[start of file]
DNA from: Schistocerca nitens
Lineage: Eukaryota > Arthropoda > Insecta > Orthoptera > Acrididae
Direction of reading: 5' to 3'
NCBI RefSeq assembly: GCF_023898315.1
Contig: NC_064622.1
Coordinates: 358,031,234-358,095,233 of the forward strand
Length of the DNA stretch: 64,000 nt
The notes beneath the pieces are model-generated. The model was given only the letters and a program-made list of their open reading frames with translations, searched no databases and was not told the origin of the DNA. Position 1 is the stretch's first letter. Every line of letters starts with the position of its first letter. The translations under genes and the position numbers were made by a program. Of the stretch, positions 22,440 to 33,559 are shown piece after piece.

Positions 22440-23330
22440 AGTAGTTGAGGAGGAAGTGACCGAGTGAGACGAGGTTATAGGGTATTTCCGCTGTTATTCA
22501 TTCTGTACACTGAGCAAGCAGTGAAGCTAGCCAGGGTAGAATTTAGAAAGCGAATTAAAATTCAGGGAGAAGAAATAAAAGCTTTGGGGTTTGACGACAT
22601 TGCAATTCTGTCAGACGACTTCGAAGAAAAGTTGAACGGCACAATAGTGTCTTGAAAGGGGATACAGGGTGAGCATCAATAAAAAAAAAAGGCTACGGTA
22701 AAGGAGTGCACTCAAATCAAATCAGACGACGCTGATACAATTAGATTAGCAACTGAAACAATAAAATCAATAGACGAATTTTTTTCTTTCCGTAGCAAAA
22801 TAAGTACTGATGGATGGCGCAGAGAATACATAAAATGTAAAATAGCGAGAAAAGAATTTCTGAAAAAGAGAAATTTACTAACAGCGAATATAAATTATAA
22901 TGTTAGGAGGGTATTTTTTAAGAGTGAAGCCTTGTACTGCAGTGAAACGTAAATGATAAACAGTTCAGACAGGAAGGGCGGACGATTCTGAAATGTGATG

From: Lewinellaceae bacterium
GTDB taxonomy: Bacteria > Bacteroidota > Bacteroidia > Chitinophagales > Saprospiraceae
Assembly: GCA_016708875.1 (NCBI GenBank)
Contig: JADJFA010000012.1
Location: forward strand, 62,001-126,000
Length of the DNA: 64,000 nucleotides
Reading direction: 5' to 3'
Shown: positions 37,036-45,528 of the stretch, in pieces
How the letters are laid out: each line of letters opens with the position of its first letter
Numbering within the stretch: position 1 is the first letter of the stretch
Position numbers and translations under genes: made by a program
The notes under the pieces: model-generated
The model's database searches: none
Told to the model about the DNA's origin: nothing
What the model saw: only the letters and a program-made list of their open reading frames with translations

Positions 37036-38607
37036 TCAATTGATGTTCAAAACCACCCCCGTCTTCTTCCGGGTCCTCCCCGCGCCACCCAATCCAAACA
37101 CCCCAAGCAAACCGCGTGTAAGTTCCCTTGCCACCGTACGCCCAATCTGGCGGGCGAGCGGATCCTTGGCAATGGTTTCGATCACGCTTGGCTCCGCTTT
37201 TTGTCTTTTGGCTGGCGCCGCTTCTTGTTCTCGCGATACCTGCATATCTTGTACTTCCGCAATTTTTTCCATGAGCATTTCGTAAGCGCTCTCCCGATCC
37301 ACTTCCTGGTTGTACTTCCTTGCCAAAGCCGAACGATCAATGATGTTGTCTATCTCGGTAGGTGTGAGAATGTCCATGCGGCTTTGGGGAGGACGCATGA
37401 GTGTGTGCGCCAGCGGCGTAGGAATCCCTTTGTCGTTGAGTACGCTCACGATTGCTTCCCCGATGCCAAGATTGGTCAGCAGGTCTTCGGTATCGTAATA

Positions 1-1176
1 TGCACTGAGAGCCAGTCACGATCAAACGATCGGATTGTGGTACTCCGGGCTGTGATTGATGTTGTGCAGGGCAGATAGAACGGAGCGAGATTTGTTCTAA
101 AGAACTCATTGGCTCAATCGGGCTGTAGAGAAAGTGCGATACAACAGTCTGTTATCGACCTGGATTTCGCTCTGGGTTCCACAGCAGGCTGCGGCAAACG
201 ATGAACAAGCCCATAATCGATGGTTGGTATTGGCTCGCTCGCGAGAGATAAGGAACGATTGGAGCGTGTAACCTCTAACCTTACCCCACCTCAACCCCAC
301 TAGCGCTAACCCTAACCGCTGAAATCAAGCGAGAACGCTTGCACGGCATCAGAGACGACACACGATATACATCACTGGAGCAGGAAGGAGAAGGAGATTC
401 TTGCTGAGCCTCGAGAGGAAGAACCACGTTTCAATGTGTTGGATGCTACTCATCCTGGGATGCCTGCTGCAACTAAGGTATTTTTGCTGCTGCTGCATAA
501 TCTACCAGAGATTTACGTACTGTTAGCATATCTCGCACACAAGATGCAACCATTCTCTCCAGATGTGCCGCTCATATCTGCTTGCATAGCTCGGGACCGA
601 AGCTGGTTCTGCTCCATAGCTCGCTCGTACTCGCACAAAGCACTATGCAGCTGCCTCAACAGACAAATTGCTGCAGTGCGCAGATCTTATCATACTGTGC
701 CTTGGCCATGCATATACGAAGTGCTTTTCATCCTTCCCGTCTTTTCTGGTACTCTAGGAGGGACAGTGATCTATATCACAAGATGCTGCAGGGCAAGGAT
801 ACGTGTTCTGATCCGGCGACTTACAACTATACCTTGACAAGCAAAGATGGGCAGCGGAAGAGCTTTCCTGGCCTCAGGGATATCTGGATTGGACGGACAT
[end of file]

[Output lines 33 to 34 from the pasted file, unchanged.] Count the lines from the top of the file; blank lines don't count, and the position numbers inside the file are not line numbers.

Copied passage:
37101 CCCCAAGCAAACCGCGTGTAAGTTCCCTTGCCACCGTACGCCCAATCTGGCGGGCGAGCGGATCCTTGGCAATGGTTTCGATCACGCTTGGCTCCGCTTT
37201 TTGTCTTTTGGCTGGCGCCGCTTCTTGTTCTCGCGATACCTGCATATCTTGTACTTCCGCAATTTTTTCCATGAGCATTTCGTAAGCGCTCTCCCGATCC